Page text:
top of page


If only Amma had clever things to say

or finesse or largesse to her credit

but she was odious in a mundane sort of way

driving us to dust and clean the house endlessly

we peeled raw mangoes fallen during the night to make 

chutney by boiling them in jaggery syrup and condiments

hacked them into square pieces for aachar and danced

to old Hindi movie tunes on radio when she was away.

Saying no was not an option

especially when it came to food. If it was on the plate

we were expected to finish it to the last lick

or be held responsible for all starvation deaths in Africa

even before we could open our mouths in protest

her pitara of laments would fly open

brimming with tales of a motherless childhood,

an indifferent father, a wicked step mother and charitable relatives

she forgave no one, she forgot nothing 

she kept each misery wrapped neatly in a grudge

each anguish tucked safely in a spool of resentment

carefully folding and stacking each wrong

life dealt her in the almirah by her bedroom

to be aired at regular intervals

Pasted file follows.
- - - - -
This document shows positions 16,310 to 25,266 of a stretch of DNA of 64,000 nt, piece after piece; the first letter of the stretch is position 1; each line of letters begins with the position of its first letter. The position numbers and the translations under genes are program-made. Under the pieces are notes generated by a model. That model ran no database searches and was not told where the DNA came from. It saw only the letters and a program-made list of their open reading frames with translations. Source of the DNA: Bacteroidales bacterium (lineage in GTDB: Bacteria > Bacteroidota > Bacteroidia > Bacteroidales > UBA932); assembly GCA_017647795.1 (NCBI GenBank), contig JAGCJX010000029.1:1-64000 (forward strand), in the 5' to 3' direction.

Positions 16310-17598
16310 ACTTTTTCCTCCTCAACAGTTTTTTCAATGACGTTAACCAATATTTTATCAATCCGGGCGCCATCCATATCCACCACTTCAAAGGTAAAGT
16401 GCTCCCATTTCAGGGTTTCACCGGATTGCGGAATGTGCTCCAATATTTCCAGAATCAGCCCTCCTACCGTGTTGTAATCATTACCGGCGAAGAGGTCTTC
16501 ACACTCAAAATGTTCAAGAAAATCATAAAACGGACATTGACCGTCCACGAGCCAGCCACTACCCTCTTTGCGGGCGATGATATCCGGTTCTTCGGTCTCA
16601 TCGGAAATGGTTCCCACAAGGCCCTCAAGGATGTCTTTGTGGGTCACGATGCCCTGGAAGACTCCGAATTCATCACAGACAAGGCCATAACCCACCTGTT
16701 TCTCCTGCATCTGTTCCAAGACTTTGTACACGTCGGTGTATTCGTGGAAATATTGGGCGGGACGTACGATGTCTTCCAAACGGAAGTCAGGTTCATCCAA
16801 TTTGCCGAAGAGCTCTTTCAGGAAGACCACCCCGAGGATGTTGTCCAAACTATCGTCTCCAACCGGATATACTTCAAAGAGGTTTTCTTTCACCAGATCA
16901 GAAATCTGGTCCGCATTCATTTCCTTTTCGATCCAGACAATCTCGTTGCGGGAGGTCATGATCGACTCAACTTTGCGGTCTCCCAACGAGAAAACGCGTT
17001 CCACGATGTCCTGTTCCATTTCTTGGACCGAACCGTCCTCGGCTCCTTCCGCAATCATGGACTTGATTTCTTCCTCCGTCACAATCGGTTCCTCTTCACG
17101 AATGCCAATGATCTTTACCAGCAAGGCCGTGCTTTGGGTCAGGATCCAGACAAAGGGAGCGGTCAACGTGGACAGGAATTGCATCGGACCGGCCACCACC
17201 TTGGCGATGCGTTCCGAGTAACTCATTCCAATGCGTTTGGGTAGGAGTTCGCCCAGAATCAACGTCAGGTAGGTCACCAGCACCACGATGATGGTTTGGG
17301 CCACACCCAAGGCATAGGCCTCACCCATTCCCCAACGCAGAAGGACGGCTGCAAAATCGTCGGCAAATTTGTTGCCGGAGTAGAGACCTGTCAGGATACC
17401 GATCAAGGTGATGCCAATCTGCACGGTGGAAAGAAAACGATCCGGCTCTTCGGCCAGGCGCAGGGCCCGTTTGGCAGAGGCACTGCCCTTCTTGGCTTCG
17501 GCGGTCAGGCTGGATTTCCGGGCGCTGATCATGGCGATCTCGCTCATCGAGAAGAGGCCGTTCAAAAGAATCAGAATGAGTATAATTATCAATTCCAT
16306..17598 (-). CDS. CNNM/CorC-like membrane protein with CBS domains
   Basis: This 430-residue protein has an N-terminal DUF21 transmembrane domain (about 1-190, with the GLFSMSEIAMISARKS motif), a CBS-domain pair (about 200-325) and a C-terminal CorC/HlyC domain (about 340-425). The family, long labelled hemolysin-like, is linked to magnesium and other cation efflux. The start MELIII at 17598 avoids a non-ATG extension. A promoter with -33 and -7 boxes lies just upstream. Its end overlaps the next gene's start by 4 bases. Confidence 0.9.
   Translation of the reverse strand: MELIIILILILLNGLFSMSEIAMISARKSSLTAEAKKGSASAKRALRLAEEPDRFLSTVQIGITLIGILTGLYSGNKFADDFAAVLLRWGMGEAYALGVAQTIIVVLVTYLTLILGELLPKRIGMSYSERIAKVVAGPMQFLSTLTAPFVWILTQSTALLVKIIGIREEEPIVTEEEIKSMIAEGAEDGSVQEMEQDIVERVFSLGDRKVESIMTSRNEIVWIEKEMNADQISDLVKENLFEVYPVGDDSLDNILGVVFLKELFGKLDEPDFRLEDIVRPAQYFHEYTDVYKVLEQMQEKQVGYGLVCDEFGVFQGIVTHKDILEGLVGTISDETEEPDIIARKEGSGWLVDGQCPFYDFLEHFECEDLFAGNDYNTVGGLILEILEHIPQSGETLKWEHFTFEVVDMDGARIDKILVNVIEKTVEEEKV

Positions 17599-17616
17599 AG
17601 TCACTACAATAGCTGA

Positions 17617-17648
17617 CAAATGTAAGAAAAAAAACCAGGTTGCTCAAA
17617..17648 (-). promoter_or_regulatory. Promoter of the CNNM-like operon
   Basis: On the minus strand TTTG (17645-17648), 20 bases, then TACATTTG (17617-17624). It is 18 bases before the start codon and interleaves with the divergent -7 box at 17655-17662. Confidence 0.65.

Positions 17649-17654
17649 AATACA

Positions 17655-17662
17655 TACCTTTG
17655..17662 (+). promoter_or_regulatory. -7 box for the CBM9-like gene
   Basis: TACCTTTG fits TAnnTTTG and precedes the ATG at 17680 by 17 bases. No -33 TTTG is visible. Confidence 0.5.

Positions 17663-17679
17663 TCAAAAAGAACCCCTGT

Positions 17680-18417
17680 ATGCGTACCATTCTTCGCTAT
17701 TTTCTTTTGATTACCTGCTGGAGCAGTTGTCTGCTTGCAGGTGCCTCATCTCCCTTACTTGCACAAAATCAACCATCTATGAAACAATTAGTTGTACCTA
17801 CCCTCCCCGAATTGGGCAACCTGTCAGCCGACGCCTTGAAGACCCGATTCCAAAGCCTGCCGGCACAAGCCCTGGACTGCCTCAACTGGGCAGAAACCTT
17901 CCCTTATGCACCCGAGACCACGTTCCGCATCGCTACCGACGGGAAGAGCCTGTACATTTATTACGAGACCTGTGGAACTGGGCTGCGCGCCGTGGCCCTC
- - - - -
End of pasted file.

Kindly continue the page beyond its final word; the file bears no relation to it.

she peppered our narratives liberally 

with guilt for the cushy lives we lived

to camouflage the bitterness on her breath 

Half a lifetime later, guilt and discontent are my inheritance

A stranger to acceptance, embarrassed by attention

I am stuck at forgotten crossroads 

everything I remember changes when touched by sunlight

trapped in the safety of my home, I am unable to flush a toilet, for

men dying down in sewers come to haunt me late at night

I can hear Amma when I speak

she stares back when I look into the mirror. 

If only I had something clever to write home

or lore of magnanimity 

but everything I touch turns odiously mundane

except the bitterness nesting on my tongue.

~ Nalini Priyadarshini

(Listen to the Podcast)

bottom of page